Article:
In addition to our own ¡Murales Rebeldes! L.A. Chicana/o Murals under Siege at LA Plaza de Cultura y Artes and its spotlight installation L.A. History: A Mexican Perspective at Union Station, Latina/o murals are featured in the Skirball Cultural Center’s Surface Tension by Ken Gonzales-Day: Murals, Signs, and Mark-Making in L.A.; CSU Northridge Art Galleries’ The Great Wall of Los Angeles: Judith F. Baca’s Experimentations in Collaboration and Concrete; Chapman University’s My Barrio: Emigdio Vasquez and Chicana/o Identity in Orange County; Laguna Art Museum’s California Mexicana: Missions to Murals, 1820–1930; and Pomona College Museum of Art’s Prometheus 2017: Four Artists from Mexico Revisit Orozco.

It has been said that many Chicana/o muralists in Southern California drew their inspiration from the city’s first public mural, América Tropical (1932) by David Alfaro Siqueiros. As LA Plaza and California Historical Society executive directors John Echeveste and Anthea M. Hartig Ph.D. noted, “Siqueiros’s work, along with those of his Mexican muralist contemporaries fueled the artistic fires of the many Chicana/o muralists who emerged in Southern California beginning in the 1960s. Like Siqueiros, they used their art form to express their frustrations, dreams, hopes, and grievances against a society they viewed as largely oppressive.”

Composite of details of murals featured in ¡Murales Rebeldes! L.A. Chicana/o Murals under Siege, designed by Amy Inouye, FutureStudio, 2017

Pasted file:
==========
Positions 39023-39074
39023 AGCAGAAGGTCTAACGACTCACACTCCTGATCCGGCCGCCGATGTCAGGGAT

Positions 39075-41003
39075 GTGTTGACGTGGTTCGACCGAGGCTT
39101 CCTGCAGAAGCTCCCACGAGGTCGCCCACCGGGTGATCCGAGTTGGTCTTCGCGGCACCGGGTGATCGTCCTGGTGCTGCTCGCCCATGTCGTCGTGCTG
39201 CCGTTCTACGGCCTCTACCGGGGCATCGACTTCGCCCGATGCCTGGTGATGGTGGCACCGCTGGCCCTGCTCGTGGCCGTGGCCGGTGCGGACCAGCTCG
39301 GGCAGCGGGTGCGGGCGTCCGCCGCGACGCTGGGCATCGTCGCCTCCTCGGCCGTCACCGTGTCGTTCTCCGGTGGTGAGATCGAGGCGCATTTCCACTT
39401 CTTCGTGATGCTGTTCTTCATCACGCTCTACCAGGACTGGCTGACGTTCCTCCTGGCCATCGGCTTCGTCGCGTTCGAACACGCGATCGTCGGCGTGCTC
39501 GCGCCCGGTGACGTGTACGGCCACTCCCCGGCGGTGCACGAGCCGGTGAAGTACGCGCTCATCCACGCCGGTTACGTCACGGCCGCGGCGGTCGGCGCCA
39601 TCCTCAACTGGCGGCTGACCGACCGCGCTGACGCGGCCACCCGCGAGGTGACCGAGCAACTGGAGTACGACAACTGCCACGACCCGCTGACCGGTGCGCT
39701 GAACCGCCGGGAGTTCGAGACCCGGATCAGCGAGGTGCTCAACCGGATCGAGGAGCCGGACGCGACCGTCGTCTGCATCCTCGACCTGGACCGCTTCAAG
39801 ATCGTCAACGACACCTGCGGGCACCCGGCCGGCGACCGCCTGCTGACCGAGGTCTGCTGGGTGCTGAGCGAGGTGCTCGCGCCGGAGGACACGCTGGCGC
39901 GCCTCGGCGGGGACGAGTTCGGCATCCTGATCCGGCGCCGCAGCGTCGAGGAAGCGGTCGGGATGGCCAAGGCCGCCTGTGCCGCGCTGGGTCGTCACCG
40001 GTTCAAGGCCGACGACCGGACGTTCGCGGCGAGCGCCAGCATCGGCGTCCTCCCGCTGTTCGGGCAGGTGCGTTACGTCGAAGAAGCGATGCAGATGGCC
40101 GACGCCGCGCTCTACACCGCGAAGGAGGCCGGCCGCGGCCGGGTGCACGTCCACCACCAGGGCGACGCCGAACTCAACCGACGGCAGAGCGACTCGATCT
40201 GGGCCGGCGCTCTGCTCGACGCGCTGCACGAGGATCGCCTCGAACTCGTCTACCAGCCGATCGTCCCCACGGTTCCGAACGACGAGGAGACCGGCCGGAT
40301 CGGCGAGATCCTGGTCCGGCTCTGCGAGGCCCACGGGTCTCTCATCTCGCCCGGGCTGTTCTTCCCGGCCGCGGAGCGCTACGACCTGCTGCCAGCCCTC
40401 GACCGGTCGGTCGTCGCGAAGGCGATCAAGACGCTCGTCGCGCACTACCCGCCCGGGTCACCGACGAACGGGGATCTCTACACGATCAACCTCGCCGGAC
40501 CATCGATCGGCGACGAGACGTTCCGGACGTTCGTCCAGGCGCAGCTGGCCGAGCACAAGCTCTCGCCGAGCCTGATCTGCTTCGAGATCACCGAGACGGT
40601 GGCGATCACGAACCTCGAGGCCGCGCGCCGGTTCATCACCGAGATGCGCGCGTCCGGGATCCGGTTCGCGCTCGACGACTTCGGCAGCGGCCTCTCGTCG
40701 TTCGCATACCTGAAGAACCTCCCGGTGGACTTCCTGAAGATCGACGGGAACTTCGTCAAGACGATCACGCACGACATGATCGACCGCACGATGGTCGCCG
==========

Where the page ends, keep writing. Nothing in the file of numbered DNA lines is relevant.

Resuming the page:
LA Plaza de Cultura y Artes/California Historical Society

The mural, located on Olvera Street, which graphically depicts the crucifixion of a Mexican Indian on a cross crowned with an American eagle, was considered dangerously anti-American and was whitewashed within a few years of completion.

The far-reaching Getty Conservation Institute, of course, has played a significant role in the mural’s continued inspiration. On October 9, 1932, the patrons who commissioned América Tropical were scandalized when the mural was unveiled. Expecting a benign, romanticized tropical scene for the newly developed Mexican marketplace, Olvera Street, their dismay by Siqueiros’s surprise political message, resulting in the mural’s almost immediate whitewashing, a process that continued over a few years. 

As Siqueiros later explained in a 1971 documentary by Chicano filmmaker Jesús Treviño, “for me ‘America Tropical’ was a land of natives, of Indians, Creoles, of African-American men, all of them invariably persecuted and harassed by their respective governments.”

The Getty Conservation Institute’s Monitoring Notebook and a visual of América Tropical on the roof of the recently renovated Italian Hall at El Pueblo de Los Angeles National Monument, March 21, 2017
Photo: Shelly Kale; mural: © 2012 Artists Rights Society (ARS), New York/SOMAAP, Mexico City

In 2012, eighty years to the day after the mural’s first unveiling, a second unveiling made news. This time, however, there was cause for celebration. On October 9, 2012, after a nearly $10 million restoration funded by the City of Los Angeles and the Getty Conservation Institute, the mural as it had emerged—ghostlike—from behind four decades of whitewash in the 1970s was carefully conserved and protected, enhanced by an interpretive center that explained its conservation and artistic legacy.

This writer wonders: Might this conserved version of the mural serve the same role in inspiring today and tomorrow’s Chicana/o muralists? Might the PST: LA/LA initiative inspire greater dialogue between Latino communities across North America?

Shelly Kale
Publications and Strategic Projects Manager

Erin Curtis, Jessica Hough, Guisela Latorre, ¡Murales Rebeldes! L.A. Chicana/Chicano Murals under Siege (Los Angeles: Angel City Press, 2017)


Learn more about ¡Murales Rebeldes! L.A. Chicana/o Murals under Siege at

Learn more about Pacific Standard Time: LA/LA at